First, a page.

Influence from the South
An Iranian television station, Səhər, broadcasts up into southern Azerbaijan; Iranian goods get shipped across the border; political Islam slips north along the Baku-Astara highway together with potatoes and oranges. Azerbaijan is no stranger to seeping influence from their southern neighbors, who are trying to push their Azerbaijan towards a more politically religious stance. We talked about this a bit before in Iran and Azerbaijan, Part 1 and Part 2. The AFP has a new article written from Astara, the town straddling the Iran-Azerbaijan border:
Relaxing in a tea-house in Astara, local trader Elchin Ibrahimli said that Tehran was using the Azerbaijani-language broadcasts on its Sahar television channel as a propaganda weapon.
“This channel likes to exaggerate everything,” he said. “For example, if something minor has happened in Azerbaijan, the channel’s journalists are portraying it as a disaster or a global-scale problem.”
Another local trader, Agasan Hashimli, said that the channel “skillfully exploits problems that exist in Azerbaijan” such as a recent controversy about the banning of Islamic headscarves in schools. The hijab row sparked demonstrations by pious Muslims, causing officials to accuse Iran of helping to stir up discontent.
The Sahar channel also regularly relays criticism of Azerbaijan for its friendly links with Tehran’s foes, the United States and Israel.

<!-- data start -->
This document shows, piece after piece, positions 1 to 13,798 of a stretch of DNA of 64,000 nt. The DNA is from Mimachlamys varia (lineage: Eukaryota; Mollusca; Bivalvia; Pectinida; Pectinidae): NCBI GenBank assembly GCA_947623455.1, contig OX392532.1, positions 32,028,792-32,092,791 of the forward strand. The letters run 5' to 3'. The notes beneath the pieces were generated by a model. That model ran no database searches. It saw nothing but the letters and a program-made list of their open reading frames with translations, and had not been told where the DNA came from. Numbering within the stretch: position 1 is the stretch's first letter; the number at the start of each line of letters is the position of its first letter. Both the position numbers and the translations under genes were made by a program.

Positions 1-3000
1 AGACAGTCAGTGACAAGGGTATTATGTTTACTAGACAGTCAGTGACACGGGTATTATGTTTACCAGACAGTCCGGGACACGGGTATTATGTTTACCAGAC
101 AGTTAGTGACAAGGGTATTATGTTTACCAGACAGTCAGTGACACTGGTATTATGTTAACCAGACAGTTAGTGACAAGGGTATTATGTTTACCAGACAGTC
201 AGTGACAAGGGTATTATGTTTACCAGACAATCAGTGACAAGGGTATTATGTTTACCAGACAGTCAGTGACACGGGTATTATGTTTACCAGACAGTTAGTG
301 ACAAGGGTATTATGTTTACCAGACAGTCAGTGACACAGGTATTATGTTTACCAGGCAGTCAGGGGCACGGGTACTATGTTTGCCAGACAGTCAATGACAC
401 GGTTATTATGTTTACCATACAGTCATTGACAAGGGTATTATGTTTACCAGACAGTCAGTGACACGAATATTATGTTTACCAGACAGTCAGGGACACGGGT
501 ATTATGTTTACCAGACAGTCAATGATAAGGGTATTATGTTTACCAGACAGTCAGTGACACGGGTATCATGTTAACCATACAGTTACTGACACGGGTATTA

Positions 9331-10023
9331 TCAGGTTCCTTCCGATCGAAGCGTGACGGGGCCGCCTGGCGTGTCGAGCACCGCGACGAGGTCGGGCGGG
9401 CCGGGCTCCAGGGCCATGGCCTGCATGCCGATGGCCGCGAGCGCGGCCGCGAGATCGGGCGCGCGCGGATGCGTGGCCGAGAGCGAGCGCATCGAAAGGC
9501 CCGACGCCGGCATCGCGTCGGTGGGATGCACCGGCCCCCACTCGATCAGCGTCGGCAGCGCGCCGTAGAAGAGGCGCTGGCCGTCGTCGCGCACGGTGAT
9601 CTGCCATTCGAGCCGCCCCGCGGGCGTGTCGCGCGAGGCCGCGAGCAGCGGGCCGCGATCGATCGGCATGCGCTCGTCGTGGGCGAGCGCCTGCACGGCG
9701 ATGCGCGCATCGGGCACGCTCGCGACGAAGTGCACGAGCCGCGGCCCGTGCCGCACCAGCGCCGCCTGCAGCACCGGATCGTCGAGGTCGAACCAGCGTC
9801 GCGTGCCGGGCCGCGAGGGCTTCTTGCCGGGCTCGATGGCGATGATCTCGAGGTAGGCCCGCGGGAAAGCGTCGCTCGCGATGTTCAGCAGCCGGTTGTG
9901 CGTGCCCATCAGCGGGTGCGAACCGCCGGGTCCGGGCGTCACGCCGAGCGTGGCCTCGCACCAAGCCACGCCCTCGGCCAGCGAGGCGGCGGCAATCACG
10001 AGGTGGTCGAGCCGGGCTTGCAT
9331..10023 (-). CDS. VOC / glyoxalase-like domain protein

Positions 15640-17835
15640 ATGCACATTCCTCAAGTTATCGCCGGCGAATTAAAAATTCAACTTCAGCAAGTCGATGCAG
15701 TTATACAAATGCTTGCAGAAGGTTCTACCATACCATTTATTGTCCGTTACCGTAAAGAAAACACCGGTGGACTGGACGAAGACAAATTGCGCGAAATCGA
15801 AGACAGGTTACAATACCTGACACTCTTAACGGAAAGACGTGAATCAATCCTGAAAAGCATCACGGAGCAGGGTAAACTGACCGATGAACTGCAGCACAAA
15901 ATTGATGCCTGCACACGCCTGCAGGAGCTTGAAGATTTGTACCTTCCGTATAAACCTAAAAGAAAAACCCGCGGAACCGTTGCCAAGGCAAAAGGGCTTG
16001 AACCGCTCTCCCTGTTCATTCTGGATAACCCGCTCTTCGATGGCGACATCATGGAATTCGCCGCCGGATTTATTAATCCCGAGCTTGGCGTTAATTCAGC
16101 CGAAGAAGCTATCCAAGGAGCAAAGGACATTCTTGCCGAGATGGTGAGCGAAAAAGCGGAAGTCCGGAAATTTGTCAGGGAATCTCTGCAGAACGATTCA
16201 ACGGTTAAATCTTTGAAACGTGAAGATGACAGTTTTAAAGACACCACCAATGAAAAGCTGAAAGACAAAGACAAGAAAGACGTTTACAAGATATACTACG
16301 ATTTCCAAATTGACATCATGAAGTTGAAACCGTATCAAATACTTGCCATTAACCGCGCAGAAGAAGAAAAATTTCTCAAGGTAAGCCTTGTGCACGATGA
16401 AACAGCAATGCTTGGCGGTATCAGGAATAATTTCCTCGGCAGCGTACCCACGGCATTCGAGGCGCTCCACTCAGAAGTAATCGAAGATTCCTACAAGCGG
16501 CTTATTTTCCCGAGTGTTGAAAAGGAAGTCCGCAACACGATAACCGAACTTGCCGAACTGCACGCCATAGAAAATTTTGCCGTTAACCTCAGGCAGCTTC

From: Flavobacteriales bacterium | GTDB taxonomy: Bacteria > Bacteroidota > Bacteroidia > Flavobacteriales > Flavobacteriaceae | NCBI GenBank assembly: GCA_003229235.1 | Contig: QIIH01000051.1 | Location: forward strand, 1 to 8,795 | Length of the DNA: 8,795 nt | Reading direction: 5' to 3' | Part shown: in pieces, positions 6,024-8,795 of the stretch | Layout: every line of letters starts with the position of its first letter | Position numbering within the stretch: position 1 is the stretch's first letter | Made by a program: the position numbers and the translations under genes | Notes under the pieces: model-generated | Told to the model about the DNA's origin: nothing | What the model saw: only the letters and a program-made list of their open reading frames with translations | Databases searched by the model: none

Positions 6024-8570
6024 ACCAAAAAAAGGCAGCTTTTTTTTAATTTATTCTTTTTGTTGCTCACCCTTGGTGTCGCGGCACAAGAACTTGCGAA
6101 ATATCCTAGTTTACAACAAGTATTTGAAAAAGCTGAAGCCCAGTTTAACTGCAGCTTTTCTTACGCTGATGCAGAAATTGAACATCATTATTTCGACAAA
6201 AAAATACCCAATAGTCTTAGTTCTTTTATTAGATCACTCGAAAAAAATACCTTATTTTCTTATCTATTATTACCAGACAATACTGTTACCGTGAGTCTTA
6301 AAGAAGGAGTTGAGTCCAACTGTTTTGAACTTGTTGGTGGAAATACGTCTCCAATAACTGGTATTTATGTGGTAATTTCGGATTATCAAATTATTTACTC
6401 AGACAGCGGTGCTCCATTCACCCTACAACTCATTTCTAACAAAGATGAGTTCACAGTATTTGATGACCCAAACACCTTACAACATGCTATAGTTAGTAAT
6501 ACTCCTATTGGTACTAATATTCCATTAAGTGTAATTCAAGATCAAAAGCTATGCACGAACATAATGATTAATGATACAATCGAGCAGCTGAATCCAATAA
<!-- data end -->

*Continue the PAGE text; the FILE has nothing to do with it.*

As much as the media push is on a pro-Islamic Republic bent, it’s not shying away from trying to shout down the West, as well. However, while we might be concerned about the spread of religious states, the Azerbaijani government is probably more upset about this part:
At the bazaar itself, wholesaler Faig Jafarzade said that the Iranian people had the right to choose a strict Islamic regime if they genuinely wanted one.
“It’s their own internal affair,” he said. “If this system can feed their people, then it’s the best one for them.”
He said that the Iranian Sahar TV channel was only watched because local stations did not allow internal criticism of the Azerbaijani authorities.
With people like Faig around, the Azerbaijani government is probably doing just fine. Yet, that sort of criticism is rare on mainstream Azeri media. Azeri officials don’t take such criticism well.